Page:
Tell us about your Vertemati SR570 supermoto? The Vertemati will be a new name for a lot of people but it's considered the Ducati of the supermoto world. Jason Chipchase, David Jefferies and I are on full factory prepared Vertemati SR570's and we have 3 of only 25, which will be made this year. There are other Vertemati 501's here and those are the which anyone can buy. They come road registered, and the performance from them is very impressive. There is not that much difference really between a 501 and the factory prepared bike. This being a 570 the top of the engine is different so there is a difference in performance but its not as noticeable as I thought it would be. But with regard to the rest of the components on the bike it's pretty much the same. The Vertemati 501's come loaded with titanium parts, beam frame, titanium silencer, talon wheels, 48mm white powers shocks at the front and shock unit at the back, and the engine is revolutionary. The best thing about the Vertemati 501 is you can buy one and you don't have to do anything to it - it comes ready sorted, with all the top components. I've seen guys buy supermoto bikes from other manufacturers then they spent 2,000 or 3,000 on them.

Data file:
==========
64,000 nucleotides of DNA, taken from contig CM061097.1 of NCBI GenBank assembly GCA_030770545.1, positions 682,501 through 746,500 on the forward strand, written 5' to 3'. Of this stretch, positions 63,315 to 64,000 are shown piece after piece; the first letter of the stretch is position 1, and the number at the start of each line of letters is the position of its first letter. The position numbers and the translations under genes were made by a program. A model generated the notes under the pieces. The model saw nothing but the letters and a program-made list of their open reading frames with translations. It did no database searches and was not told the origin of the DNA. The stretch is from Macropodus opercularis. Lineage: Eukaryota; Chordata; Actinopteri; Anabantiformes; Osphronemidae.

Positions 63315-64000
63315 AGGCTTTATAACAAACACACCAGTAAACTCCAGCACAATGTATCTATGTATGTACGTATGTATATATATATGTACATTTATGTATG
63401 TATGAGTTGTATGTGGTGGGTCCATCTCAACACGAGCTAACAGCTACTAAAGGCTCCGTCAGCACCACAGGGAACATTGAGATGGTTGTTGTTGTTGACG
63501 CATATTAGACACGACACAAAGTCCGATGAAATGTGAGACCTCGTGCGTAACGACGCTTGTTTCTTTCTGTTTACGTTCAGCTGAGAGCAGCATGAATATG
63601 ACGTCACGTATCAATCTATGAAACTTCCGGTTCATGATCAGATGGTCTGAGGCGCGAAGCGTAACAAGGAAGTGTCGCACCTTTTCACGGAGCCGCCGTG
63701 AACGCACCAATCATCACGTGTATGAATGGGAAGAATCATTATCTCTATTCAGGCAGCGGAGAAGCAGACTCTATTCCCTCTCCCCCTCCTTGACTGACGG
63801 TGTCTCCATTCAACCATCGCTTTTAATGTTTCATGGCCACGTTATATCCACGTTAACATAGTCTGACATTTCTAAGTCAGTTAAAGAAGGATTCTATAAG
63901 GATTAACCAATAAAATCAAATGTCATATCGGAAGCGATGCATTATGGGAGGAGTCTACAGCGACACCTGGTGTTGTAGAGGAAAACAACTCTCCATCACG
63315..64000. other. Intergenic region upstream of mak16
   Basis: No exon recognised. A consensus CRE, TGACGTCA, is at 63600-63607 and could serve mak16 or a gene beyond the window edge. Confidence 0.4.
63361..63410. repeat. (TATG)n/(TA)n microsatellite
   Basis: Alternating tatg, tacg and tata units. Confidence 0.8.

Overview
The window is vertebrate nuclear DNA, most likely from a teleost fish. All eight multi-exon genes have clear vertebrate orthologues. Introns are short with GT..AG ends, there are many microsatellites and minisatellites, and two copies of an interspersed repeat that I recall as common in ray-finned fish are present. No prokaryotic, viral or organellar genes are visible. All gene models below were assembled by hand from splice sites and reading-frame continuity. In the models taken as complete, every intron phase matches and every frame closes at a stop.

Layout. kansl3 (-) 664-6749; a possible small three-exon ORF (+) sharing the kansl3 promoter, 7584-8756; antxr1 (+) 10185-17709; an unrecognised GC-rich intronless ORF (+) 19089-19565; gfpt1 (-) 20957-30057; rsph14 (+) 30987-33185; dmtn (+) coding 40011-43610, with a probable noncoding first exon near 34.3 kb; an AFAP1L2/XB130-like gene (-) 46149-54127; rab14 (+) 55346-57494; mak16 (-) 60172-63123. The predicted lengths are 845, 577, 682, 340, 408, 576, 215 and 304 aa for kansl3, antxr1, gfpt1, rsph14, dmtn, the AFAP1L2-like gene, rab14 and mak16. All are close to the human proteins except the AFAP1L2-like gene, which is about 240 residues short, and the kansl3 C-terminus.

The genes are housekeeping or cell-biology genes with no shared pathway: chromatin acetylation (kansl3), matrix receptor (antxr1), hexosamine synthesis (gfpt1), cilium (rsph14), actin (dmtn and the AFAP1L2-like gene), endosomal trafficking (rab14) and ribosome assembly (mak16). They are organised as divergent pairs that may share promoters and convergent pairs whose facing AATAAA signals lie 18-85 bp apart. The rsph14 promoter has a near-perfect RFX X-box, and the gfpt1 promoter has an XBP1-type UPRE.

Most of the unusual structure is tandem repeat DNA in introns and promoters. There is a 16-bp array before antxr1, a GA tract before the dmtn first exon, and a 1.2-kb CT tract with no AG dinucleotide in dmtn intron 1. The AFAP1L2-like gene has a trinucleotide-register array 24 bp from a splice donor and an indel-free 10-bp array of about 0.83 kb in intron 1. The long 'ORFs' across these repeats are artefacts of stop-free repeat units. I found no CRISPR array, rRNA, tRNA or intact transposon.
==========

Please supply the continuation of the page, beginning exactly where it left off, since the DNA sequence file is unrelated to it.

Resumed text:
What do you think your chances are this season? This season will be very difficult because we've got a lot of other top riders coming into the championship from other disciplines. For instance take Rob Meek, he's won everything there is to win, motocross, enduro, beach racing like at Weston.
What sort fitness training do you do? I spend a lot of time on the mountain bike, I go to the gym a couple of times a week and I do a lot of running as well. But the best type of training for this sport is time spent on the bike. We do a lot of motocross as well especially through the winter.
Do you have any tips for those who are just starting out in supermoto? The only problem with the racing is the injuries - we are all walking wounded. Newcomers will find the paddock very friendly, everybody helps each other and its very social.